Located about seven kilometres away from Auckland, Mission Bay is a seaside suburb, sort of like what the Hamptons are to New York. Its name is derived from the Melanesian Mission, which was established by the Anglican Bishop George Augustus Selwyn in the area at the end of the 1840’s. Back then, it was comprised mostly of mission buildings made out of scoria rock quarried on the island of Rangitoto.

These days, the old mission buildings have been taken over as heritage properties by Heritage New Zealand and the former St. Andrews College has been leased out as a restaurant. Thus, Mission Bay has gone from being a rather austere location to a sizable venue for leisurely relaxation.

So, what sort of amusements await those who venture east of the city centre and into this popular resort?

1. Dining and Drinking.

Dining and Drinking

Eating has got to be one of my favorite things to do while on vacation (and well, at just about any other time, but in my defense, I have yet to meet anyone who doesn’t like stuffing their pie hole with something delicious), and Mission Bay apparently has plenty of eateries that serve everything from burgers, milk shakes, and Southern Fried Chicken Waffles to moules-frites and an extensive range of Belgian Beers.

Diehard ice cream lovers will also be thrilled to know that Movenpick, a European brand which serves a fabulous range of decadent frozen Swiss desserts in hand-rolled waffle cones, has a scoopery here.

2. Biking.

Biking
Image Credit: Mission Bay

They say the best way to explore the Eastern Bays is to take a bike and ride it along the Promenade. If you’d like to see for yourself, bikes are available for hire every day of the week at stalls in the heart of Mission Bay.

They’ve even got some of those two-seater bikes if you want to pedal along the bay with your date (or if, like me, you somehow managed to make it into adulthood without learning how to ride a bike sans training wheels).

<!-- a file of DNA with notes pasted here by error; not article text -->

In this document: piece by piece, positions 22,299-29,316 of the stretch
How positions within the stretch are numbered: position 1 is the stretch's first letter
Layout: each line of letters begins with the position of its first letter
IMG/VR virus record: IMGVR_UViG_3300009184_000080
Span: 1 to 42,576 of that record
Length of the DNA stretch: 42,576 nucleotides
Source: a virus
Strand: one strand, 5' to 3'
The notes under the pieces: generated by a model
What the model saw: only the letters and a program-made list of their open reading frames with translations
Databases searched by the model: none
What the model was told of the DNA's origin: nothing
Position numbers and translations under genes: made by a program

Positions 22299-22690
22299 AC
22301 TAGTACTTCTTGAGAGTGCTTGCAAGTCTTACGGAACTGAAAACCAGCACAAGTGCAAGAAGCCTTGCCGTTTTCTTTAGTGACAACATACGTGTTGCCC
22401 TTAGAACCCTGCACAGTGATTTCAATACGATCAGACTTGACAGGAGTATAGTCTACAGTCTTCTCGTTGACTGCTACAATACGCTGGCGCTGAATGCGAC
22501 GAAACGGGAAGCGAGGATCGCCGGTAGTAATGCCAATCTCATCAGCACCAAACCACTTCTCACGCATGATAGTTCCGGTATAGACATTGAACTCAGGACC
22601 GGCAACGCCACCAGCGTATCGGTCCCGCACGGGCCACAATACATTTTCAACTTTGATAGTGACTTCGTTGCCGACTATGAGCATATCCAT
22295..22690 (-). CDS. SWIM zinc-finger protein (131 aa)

3. Fitness Exercises.

Fitness Exercises

Fancy practicing those calisthenics or parkour moves amidst jaw-dropping scenery? Head on over to the Eastern end of Selwyn Reserve. Here, a park was designed in conjunction with local fitness trainers to appeal to a wide range of fitness buffs who prefer to remain committed to their regimens even while on holiday.

4. Rollerblading.

Relive your 90’s childhood by renting a pair of roller skates from Fergs Kayaks on Tamaki Drive and cruising along on the promenade in them. Don’ forget to put on a helmet!

5. Kayaking and Paddle Boarding.

Kayaking and Paddle Boarding
Image Credit: Mission Bay Watersports

The clear blue waters surrounding Mission Bay are so serene that you can take a kayak or a paddle board out to sea and manage to stay afloat while basking in the glorious views and the fragrant, salty air.

You can even drop by Mission Bay Water Sports and sign up for surfing lessons should you be so inclined.

6. Sightseeing.

Sightseeing

Ocean views aside, Mission Bay is also home to some pretty magnificent installations. For one, there’s the Trevor Davis Memorial Fountain. This 60+ year-old landmark has been a source of beauty, fun, and interest to those visiting Selwyn Reserve, what with the graceful arcs of water spouting from its base and the colorful, calming lights illuminating them.

Speaking of lighting, Mission Bay is also well known for the decorative lighting dotting the lush, leafy trees on the promenade. The display is especially wonderful in the evenings, and even provide added security by brightening up the path.

7. Beaching.

Image Credit: neville samuels

With a name like Mission Bay, you’re bound to find some typical beach activities to engage in. Here, you can take a dip in the sea, hire a kayak, throw a frisbee around, and perhaps even join the crowds of sunbathing bodies, if you dare.

8. Plain Ol’ Chilling.

Plain Ol’ Chilling

The harbour views from the Michael Savage Memorial’s hilltop spot are said to be absolutely awe-inspiring and the picture-perfect garden onsite is said to be ideal for an idyllic picnic. Not a bad way to spend a lazy afternoon, eh?

Mission Bay might not be as picturesque as, say, El Nido or Pearl Farm, but it’s still a great place to frequent if you prefer to spend your summers moseying along by the seaside. And by the looks of things, those of us with short attention spans will always find something to do here too.